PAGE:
National Library becomes key digital hub
New project sees creation of connected co-working space and release of mobile app
A recent survey by the Thai Publishers and Booksellers Association found that 88% of Thais read and spend an average of 37 minutes a day reading.
Unsurprisingly, the internet is where Thais do most of their reading as almost half of Thailand’s population are now smartphone, tablet and laptop users.
Technology has changed people’s reading habits, and the National Library of Thailand (NLT) has recently launched a project called the National Digital Library, or D-library, and opened a new library building in the same compound to improve the quality of its service as well as the convenience for readers.
“We only had around 10,000 visitors per month last year and we want to increase these numbers as well as inspire more people to keep reading and coming to our library. Therefore, we decided that we needed to transform our library into a space where people can spend time on a variety of activities,” NLT director Kanok-on Sakdadate said. The NLT last month opened its new smart library building that provides readers with access to over 10,000 ebooks via the internet, and offers free Wi-Fi so it can also be used as a co-working space.
The smart library building is equipped with special terminals that connect visitors to operators in case they need some assistance.
Moreover, the 113-year-old library also has developed its own NLT app for both IOS and Android. The app provides a search engine to search the library’s 2 million entries.
“It’s not convenient that people can only access government libraries between 7am and 5pm,” Mr Kanok-on said.
"People’s needs have changed, and at our new smart library they can stay until 8.30pm. Additionally, they do not have to worry about operating hours if they use our mobile application."
The NLT director said the application will allow readers to use the library anywhere, any time. They can get access to thousands of books while sitting at home.
“We have some very old books, hundreds of years old, and also ebooks. This selection will serve different demands of readers from young to old. I hope this will help increase the time Thai people spend reading. I invite everyone to try our new convenient way of accessing knowledge,” she said.
Ngampee Yawong, a librarian at NLT, said the new building has been visited by hundreds of visitors a day since it opened and has received excellent feedback. “It’s convenient for visitors as they don’t have to seek the information manually at the NLT any more.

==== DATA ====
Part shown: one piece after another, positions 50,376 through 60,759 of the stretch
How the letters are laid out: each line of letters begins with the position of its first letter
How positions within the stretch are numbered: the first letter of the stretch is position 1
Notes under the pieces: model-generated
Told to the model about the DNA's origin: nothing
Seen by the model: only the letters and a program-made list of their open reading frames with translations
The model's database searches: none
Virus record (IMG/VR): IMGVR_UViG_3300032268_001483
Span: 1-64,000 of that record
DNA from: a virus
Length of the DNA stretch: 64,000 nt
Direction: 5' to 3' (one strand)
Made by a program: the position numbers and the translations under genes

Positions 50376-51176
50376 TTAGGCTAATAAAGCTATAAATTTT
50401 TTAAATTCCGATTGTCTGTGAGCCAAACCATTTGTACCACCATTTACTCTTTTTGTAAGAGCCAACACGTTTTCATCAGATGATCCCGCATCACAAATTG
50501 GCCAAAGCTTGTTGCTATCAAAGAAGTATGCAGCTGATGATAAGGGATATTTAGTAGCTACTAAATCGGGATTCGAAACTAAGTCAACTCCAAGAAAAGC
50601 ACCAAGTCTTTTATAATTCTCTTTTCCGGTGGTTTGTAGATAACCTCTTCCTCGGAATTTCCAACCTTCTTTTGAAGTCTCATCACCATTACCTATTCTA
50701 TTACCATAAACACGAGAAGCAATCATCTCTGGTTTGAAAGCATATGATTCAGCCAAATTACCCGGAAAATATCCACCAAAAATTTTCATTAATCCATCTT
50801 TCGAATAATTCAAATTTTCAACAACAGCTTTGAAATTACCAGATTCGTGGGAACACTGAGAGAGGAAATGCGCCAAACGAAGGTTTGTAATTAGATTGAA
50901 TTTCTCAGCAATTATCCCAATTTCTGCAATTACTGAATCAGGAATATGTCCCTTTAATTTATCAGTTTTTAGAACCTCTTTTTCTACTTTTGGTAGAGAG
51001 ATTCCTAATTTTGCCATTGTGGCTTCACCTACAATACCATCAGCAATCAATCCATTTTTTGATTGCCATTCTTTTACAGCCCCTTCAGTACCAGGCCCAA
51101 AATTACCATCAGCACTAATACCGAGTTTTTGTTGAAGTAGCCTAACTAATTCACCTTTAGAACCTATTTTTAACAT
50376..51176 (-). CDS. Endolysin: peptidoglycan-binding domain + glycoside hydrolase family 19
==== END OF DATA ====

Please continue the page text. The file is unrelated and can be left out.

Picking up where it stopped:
“They can now search via their smartphones and tablets, book the items they want in advance and pick them up on later days,” Ms Ngampee said.
She added that the new system also benefits the library itself as it reduces repetitive tasks for staff, who can put their skills to better use elsewhere. “Public libraries are like public parks,” Ms Ngampee said.
"People like having them around, and are angry if they close. But as for using them, well, there is so little time these days.
“As a library staff member, I think we need to adapt our services to match the changing behaviour of readers."
Sasiyos Karnprasertkul, 35, a visitor to the new NLT smart library, said he was impressed by the new service. “I live nearby, so I’ll come here more often because it can now also be used as a co-working space,” he said.
Rossukon Naksenee, 21, a university student from Pitsanulok province, said that without the online services, people who want to see ancient manuscripts have to spend days looking through the list of documents that are available.
“For people from the provinces like me, this also means a lot of money. When they travel to Bangkok, they have to pay for accommodation,” she pointed out.
Ms Rossukon said she hopes the NLT will upload more material to the application so people don’t need to come into the library to borrow books.
The NLT smart library is open Monday to Friday from 7am to 8.30pm.